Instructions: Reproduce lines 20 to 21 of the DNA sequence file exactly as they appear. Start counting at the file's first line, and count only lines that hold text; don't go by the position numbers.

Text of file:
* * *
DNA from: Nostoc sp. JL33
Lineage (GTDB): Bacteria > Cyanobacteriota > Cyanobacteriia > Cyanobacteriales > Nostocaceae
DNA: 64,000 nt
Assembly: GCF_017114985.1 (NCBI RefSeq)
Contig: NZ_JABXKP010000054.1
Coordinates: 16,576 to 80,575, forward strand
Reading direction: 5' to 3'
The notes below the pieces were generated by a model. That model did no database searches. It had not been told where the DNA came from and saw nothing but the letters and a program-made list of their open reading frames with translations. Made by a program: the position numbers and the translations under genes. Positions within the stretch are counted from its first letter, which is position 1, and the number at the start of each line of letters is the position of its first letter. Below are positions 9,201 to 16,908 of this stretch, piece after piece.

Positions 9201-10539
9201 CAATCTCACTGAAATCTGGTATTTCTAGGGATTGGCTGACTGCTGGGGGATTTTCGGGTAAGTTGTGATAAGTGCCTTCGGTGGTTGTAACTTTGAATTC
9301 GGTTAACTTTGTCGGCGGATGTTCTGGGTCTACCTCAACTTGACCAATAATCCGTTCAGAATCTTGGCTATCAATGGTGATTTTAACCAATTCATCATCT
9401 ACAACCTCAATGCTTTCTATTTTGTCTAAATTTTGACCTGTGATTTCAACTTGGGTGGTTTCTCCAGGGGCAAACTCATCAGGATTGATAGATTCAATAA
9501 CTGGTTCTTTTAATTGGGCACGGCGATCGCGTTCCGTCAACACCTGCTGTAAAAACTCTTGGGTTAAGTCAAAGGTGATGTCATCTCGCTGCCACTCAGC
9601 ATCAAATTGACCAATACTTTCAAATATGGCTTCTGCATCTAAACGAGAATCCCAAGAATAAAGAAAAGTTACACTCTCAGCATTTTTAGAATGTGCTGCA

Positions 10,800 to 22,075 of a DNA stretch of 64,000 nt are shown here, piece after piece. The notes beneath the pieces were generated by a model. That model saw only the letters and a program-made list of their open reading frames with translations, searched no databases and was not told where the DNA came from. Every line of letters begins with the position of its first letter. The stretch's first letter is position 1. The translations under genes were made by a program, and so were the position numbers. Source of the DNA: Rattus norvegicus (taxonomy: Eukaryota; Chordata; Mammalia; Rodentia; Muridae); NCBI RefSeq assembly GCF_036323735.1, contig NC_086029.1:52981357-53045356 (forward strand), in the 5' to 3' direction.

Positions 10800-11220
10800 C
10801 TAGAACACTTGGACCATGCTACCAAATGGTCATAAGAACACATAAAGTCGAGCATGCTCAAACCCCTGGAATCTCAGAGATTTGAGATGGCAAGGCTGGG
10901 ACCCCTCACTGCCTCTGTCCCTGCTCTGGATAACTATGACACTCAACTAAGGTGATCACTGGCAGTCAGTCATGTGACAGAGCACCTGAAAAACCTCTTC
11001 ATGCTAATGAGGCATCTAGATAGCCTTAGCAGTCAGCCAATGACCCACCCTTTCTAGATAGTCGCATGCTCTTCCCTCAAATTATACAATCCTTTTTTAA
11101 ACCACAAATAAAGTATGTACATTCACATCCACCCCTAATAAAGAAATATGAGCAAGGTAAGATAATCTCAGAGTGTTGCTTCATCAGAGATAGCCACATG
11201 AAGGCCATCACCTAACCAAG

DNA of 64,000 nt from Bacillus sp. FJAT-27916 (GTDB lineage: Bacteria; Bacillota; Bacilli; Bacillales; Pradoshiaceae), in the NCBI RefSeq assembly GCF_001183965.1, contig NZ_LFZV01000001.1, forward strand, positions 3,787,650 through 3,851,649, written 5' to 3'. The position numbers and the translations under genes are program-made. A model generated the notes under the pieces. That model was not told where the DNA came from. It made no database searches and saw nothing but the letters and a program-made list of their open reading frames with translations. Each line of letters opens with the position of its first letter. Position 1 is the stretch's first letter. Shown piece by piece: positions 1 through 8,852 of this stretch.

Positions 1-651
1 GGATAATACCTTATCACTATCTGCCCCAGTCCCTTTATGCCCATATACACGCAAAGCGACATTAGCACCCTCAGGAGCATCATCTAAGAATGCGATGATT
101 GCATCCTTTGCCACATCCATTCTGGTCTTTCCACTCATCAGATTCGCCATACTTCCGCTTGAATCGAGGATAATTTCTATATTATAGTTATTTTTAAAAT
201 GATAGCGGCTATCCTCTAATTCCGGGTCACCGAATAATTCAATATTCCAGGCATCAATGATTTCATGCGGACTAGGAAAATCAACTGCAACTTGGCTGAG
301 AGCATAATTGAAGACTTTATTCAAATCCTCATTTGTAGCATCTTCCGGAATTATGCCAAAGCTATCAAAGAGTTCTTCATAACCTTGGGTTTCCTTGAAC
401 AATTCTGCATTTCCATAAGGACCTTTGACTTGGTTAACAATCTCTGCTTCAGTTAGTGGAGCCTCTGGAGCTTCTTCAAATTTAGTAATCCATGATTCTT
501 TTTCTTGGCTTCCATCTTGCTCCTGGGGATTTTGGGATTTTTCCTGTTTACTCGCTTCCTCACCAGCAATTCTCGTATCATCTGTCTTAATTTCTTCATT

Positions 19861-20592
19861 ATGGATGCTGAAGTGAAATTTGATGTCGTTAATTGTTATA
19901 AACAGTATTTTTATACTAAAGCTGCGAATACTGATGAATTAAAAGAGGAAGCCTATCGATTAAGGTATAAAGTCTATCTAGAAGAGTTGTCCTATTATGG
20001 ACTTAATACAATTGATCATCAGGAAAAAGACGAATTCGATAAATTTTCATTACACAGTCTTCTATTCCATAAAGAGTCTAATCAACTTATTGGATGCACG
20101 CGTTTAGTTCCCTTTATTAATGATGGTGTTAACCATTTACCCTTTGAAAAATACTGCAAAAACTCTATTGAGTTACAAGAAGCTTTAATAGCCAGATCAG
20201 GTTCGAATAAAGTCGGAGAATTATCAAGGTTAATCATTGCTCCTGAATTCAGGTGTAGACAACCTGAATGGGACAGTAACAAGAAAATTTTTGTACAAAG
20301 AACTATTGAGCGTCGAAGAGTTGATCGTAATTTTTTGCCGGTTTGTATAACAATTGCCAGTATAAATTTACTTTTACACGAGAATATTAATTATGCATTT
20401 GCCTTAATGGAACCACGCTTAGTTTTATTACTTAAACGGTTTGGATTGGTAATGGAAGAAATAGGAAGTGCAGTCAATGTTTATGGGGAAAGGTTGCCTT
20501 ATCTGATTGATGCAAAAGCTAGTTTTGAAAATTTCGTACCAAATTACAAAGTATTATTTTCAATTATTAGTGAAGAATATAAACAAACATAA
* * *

11001 ATGCTAATGAGGCATCTAGATAGCCTTAGCAGTCAGCCAATGACCCACCCTTTCTAGATAGTCGCATGCTCTTCCCTCAAATTATACAATCCTTTTTTAA
11101 ACCACAAATAAAGTATGTACATTCACATCCACCCCTAATAAAGAAATATGAGCAAGGTAAGATAATCTCAGAGTGTTGCTTCATCAGAGATAGCCACATG